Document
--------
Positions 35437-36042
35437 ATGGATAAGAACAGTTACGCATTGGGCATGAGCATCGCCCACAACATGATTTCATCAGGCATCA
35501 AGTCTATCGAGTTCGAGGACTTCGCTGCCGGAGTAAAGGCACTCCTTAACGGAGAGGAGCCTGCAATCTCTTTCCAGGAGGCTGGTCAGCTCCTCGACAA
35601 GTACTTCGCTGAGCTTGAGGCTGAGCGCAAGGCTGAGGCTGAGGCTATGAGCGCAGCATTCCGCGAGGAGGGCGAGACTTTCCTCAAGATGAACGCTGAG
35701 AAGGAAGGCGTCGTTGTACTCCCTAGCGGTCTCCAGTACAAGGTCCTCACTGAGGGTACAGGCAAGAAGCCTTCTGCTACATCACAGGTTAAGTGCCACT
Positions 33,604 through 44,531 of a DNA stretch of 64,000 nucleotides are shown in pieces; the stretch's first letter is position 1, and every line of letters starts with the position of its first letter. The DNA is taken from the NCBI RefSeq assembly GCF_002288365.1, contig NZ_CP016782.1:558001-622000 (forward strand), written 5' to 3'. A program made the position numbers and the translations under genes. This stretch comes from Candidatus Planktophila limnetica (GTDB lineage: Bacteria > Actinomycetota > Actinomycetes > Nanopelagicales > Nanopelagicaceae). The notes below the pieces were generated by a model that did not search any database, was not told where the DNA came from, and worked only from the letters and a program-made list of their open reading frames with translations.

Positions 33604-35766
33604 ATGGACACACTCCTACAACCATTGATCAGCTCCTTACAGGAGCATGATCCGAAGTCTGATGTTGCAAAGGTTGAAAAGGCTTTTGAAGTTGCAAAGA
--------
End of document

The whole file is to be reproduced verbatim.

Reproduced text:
Positions 35437-36042
35437 ATGGATAAGAACAGTTACGCATTGGGCATGAGCATCGCCCACAACATGATTTCATCAGGCATCA
35501 AGTCTATCGAGTTCGAGGACTTCGCTGCCGGAGTAAAGGCACTCCTTAACGGAGAGGAGCCTGCAATCTCTTTCCAGGAGGCTGGTCAGCTCCTCGACAA
35601 GTACTTCGCTGAGCTTGAGGCTGAGCGCAAGGCTGAGGCTGAGGCTATGAGCGCAGCATTCCGCGAGGAGGGCGAGACTTTCCTCAAGATGAACGCTGAG
35701 AAGGAAGGCGTCGTTGTACTCCCTAGCGGTCTCCAGTACAAGGTCCTCACTGAGGGTACAGGCAAGAAGCCTTCTGCTACATCACAGGTTAAGTGCCACT
Positions 33,604 through 44,531 of a DNA stretch of 64,000 nucleotides are shown in pieces; the stretch's first letter is position 1, and every line of letters starts with the position of its first letter. The DNA is taken from the NCBI RefSeq assembly GCF_002288365.1, contig NZ_CP016782.1:558001-622000 (forward strand), written 5' to 3'. A program made the position numbers and the translations under genes. This stretch comes from Candidatus Planktophila limnetica (GTDB lineage: Bacteria > Actinomycetota > Actinomycetes > Nanopelagicales > Nanopelagicaceae). The notes below the pieces were generated by a model that did not search any database, was not told where the DNA came from, and worked only from the letters and a program-made list of their open reading frames with translations.

Positions 33604-35766
33604 ATGGACACACTCCTACAACCATTGATCAGCTCCTTACAGGAGCATGATCCGAAGTCTGATGTTGCAAAGGTTGAAAAGGCTTTTGAAGTTGCAAAGA